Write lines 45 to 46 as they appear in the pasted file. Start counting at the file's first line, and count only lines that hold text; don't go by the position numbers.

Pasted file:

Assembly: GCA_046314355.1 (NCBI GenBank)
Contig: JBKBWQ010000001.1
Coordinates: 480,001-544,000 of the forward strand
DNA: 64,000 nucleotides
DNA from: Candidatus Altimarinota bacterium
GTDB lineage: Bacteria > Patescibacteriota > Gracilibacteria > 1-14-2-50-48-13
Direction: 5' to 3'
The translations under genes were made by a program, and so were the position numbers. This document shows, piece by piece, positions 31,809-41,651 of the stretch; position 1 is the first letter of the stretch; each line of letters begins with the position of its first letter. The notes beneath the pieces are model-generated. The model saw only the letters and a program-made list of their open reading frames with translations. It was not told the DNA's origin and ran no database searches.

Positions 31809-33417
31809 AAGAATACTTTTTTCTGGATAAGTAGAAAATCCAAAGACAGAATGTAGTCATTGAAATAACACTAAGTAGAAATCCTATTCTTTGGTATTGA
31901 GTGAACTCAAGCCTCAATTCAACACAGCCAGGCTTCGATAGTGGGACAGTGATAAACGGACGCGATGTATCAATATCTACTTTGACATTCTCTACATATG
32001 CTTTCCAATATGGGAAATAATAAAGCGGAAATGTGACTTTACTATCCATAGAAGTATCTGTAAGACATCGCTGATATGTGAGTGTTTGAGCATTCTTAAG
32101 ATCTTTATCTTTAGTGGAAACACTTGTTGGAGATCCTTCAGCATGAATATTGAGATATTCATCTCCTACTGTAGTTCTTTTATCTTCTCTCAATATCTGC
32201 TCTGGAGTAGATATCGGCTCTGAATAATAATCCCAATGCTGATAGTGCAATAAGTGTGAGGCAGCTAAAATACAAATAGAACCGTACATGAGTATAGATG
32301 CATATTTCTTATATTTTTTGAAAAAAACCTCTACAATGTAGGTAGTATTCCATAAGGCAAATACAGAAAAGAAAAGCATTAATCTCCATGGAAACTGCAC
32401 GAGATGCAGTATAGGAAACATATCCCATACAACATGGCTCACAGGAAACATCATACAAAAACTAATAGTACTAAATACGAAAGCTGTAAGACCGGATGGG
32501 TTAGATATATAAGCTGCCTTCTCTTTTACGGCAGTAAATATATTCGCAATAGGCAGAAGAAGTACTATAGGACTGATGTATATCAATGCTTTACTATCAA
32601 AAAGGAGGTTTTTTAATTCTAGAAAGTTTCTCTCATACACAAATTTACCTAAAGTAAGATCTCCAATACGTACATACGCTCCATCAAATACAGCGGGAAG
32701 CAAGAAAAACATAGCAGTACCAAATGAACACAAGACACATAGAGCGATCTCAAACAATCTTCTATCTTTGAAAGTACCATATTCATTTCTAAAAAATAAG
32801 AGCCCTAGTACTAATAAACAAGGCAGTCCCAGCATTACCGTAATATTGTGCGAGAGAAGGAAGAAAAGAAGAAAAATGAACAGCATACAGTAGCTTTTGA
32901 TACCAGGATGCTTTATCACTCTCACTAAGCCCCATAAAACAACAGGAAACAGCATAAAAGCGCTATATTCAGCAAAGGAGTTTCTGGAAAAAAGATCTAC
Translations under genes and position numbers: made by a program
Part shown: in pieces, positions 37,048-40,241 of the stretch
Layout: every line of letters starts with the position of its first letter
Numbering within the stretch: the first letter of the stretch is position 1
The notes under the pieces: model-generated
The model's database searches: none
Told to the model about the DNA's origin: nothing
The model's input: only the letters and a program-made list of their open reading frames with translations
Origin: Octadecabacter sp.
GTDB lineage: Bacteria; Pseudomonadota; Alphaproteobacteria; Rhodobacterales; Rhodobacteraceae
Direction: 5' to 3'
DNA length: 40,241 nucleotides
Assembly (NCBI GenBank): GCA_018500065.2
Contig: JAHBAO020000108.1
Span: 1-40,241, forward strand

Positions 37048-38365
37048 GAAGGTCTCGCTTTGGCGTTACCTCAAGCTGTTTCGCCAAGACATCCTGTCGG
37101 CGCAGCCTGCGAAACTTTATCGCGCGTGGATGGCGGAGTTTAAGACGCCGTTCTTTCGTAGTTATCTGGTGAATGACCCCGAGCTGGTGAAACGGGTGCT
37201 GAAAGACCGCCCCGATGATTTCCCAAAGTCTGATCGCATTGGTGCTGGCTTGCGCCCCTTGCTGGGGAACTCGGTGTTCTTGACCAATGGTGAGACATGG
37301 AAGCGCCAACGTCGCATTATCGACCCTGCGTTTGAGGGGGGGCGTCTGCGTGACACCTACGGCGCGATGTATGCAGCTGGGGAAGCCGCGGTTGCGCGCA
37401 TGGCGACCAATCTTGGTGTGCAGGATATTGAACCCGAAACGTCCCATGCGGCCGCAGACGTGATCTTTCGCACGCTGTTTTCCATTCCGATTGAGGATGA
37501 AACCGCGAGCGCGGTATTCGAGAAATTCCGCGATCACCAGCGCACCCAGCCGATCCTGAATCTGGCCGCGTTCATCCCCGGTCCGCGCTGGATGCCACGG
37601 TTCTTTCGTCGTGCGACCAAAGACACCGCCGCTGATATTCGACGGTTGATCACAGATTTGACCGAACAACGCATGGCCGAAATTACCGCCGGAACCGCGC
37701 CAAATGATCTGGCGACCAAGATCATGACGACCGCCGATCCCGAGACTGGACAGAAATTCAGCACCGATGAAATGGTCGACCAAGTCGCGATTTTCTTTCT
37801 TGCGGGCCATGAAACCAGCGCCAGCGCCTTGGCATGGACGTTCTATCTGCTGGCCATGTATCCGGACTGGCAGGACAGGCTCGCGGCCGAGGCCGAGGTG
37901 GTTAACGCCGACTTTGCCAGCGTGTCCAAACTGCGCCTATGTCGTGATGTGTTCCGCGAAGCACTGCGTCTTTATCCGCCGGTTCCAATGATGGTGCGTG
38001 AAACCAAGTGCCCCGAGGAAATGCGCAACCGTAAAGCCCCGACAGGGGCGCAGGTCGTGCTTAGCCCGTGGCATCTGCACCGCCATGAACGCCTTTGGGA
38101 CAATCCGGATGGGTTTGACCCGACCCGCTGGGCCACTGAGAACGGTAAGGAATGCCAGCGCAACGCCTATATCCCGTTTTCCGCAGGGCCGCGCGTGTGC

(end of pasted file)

37701 CAAATGATCTGGCGACCAAGATCATGACGACCGCCGATCCCGAGACTGGACAGAAATTCAGCACCGATGAAATGGTCGACCAAGTCGCGATTTTCTTTCT
37801 TGCGGGCCATGAAACCAGCGCCAGCGCCTTGGCATGGACGTTCTATCTGCTGGCCATGTATCCGGACTGGCAGGACAGGCTCGCGGCCGAGGCCGAGGTG